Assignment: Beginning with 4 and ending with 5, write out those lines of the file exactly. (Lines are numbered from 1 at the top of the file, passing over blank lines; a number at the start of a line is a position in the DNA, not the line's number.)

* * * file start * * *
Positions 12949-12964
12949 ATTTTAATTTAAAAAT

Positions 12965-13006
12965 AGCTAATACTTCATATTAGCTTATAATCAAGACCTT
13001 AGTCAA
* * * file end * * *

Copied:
12965 AGCTAATACTTCATATTAGCTTATAATCAAGACCTT
13001 AGTCAA